I often hear about how general relativity is very complicated because of all forms of energy are considered, including gravitation's own gravitational binding energy. I have two questions:

  1. In general relativity, objects following the motion of gravitation should simply be travelling by geodesics. In such 'free fall', why would there be any 'binding energy'?
  2. From Einstein's field equations, $$R_{\mu \nu} - {1 \over 2}g_{\mu \nu}\,R = {8 \pi G \over c^4} T_{\mu \nu},$$ isn't the curvature only coupled to the energy-momentum tensor? As far as I understand, potential energy is not included inside the energy-momentum tensor.
  • $\begingroup$ Are you asking about gravitational self energy? If so a quick Google will find you lots of stuff. Gravitational waves carry energy, so by extension gravitational fields do as well. $\endgroup$ Nov 26, 2012 at 17:39
  • $\begingroup$ Your first question seems unrelated to the others. It could be phrased better as "What's the potential energy experienced by a test particle following geodesic motion? Why would a geodesic experience 'binding energy'?" $\endgroup$ Nov 26, 2012 at 17:45
  • $\begingroup$ It would be helpful to have some quotes, to know what you are refering to. What exactly is meant by "potential energy" and "binding energy" in that context? $\endgroup$ Nov 23, 2022 at 15:19

2 Answers 2


1) I gather you mean gravitation potential energy of the test particle. Well, any such thing is only useful in so far as it is related to a constant of motion throughout the geodesic--in the case of gravitational potential, being part of the conserved mechanical energy, kinetic + potential. (Another example could be angular momentum.)

In GTR, these constants are given by a Killing vector field, which is an infinitesimal generator of an isometry: spacetime "looks the same" in the direction of a Killing vector. Most spacetimes do not have any, but by definition, a static spacetime has a timelike Killing vector field, and can always be put in the following form: $$ds^2 = -\lambda dt^2 + d\Sigma^2,$$ where $d\Sigma^2$ is the metric for any spacelike manifold and $\lambda$ is independent of $t$. The factor $\lambda^{1/2}$ is commonly called the gravitational redshift.

For example, for the Scwarzschild spacetime in the usual Schwarzschild coordinates, $\lambda = \left(1-\frac{2GM}{c^2R}\right)$, and the following is a constant of motion representing the specific (per-mass) energy of the freefalling particle: $$e = \left(1-\frac{2GM}{c^2r}\right)\frac{dt}{d\tau}.$$ This is the natural generalization of the total mechanical energy, including also rest-mass energy; for the Schwarzschild case, the spherical symmetry allows one to build an "effective potential" quite analogous to the Newtonian case, but that approach is less useful in general.

2) Gravitational energy cannot be explicitly included in the Einstein field equations because the equivalence principle--there is always a local inertial frame (the free-falling one) in which spacetime looks like the ordinary, flat, special-relativistic one. Hence if there was a frame-independent local notion of gravitational energy, i.e., a tensor, that tensor is zero in some local frame, and hence zero in every frame.

However, one can think of the non-linearity of the Einstein field equation as caused by gravitational energy itself interacting with spacetime. In this sense, gravitational energy is "implicitly" included. Another thing one can do is try to build another notion of gravitational energy that's not necessarily both local and frame-independent, e.g., Landau-Liftshitz pseudotensor and others.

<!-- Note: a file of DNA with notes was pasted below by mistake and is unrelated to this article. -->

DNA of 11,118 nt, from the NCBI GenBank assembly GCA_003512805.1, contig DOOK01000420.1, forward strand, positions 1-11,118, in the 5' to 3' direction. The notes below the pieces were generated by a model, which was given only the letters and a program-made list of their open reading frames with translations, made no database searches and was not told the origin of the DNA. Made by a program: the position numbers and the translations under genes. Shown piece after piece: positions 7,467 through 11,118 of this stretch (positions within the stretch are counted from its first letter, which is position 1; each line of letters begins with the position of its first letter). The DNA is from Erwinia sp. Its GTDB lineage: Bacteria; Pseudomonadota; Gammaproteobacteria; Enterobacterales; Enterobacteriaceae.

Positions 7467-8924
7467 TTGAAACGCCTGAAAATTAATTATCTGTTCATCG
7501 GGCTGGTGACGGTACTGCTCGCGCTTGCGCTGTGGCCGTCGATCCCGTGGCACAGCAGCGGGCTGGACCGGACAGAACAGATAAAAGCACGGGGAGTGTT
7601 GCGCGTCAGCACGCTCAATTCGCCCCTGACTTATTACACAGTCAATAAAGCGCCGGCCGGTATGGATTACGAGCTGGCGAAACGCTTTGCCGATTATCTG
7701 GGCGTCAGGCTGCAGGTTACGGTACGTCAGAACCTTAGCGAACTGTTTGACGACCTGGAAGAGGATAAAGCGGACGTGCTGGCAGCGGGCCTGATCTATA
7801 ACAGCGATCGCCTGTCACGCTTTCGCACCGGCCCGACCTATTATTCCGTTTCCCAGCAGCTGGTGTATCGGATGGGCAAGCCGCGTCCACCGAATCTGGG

• $\begingroup$ +1. I ask for clarification: so you mean GENERALLY the concept of potential energy is invalid in GR? $\endgroup$
    – resgh
    Nov 27, 2012 at 10:53
  • $\begingroup$ Many (in some sense 'most') spacetimes don't have any symmetries (Killing vector fields), so you just plain can't do anything of the sort. If the spacetime is static, orbits get conserved energy, and Schwarzschild's effective potential actually requires spherical symmetry as well. There's a loosening of this requirement to stationary spacetimes (with only an asymptotically timelike Killing field), but then it needs more than one potential. In more complicated (non-stationary) cases, you're just out of luck. $\endgroup$
    – Stan Liou
    Nov 27, 2012 at 15:54
  • $\begingroup$ Many thanks. So this means applying GR practically, we cant really make anything of total conserved energy... $\endgroup$
    – resgh
    Nov 28, 2012 at 3:32

As it has been explained by Stan Liou, for a static space-time it is possible to define an "effective potential energy". I present here an explicit computation. Effectively, for any static space-time the metric can be reduced to the form:

$$\text{d}s^2 = -\lambda (x^1,x^2,x^3)\text{d}t\otimes\text{d}t + \text{d}\Sigma^2(x^1,x^2,x^3)$$

From fundamental energy-momentum relation, we have:

$$-\frac{E^2}{c^2\lambda} + p^2 = - m^2c^2$$

defining an "effective gravitational potential" $\phi_g$ such that:

$$1+\frac{2\phi_g}{c^2} = \lambda$$

We have:

$$E = \sqrt{1+(2\phi_g/c^2)} \sqrt{p^2c^2+m^2c^4} = mc^2 \sqrt{1+(2\phi_g/c^2)} \sqrt{1+\frac{p^2}{m^2c^2}}, \qquad (*)$$

we can rewrite equation $(*)$, using that $\sqrt{1+y} \approx 1+y/2$, as:

$$ E \approx \left(1+\frac{\phi_g}{c^2}\right)mc^2\left( 1+ \frac{1}{2}\frac{p^2}{m^2c^2}\right) \approx mc^2 + \frac{p^2}{2m} + m\phi_g$$

which is the classical expression for energy plus rest energy. So we can write for the relativistic case:

$$E \approx (1+\phi_g/c^2)\sqrt{p^2c^2+m^2c^4} $$

which is valid when $\phi_g << c^2$


Your Answer

By clicking “Post Your Answer”, you agree to our terms of service and acknowledge you have read our privacy policy.

Not the answer you're looking for? Browse other questions tagged or ask your own question.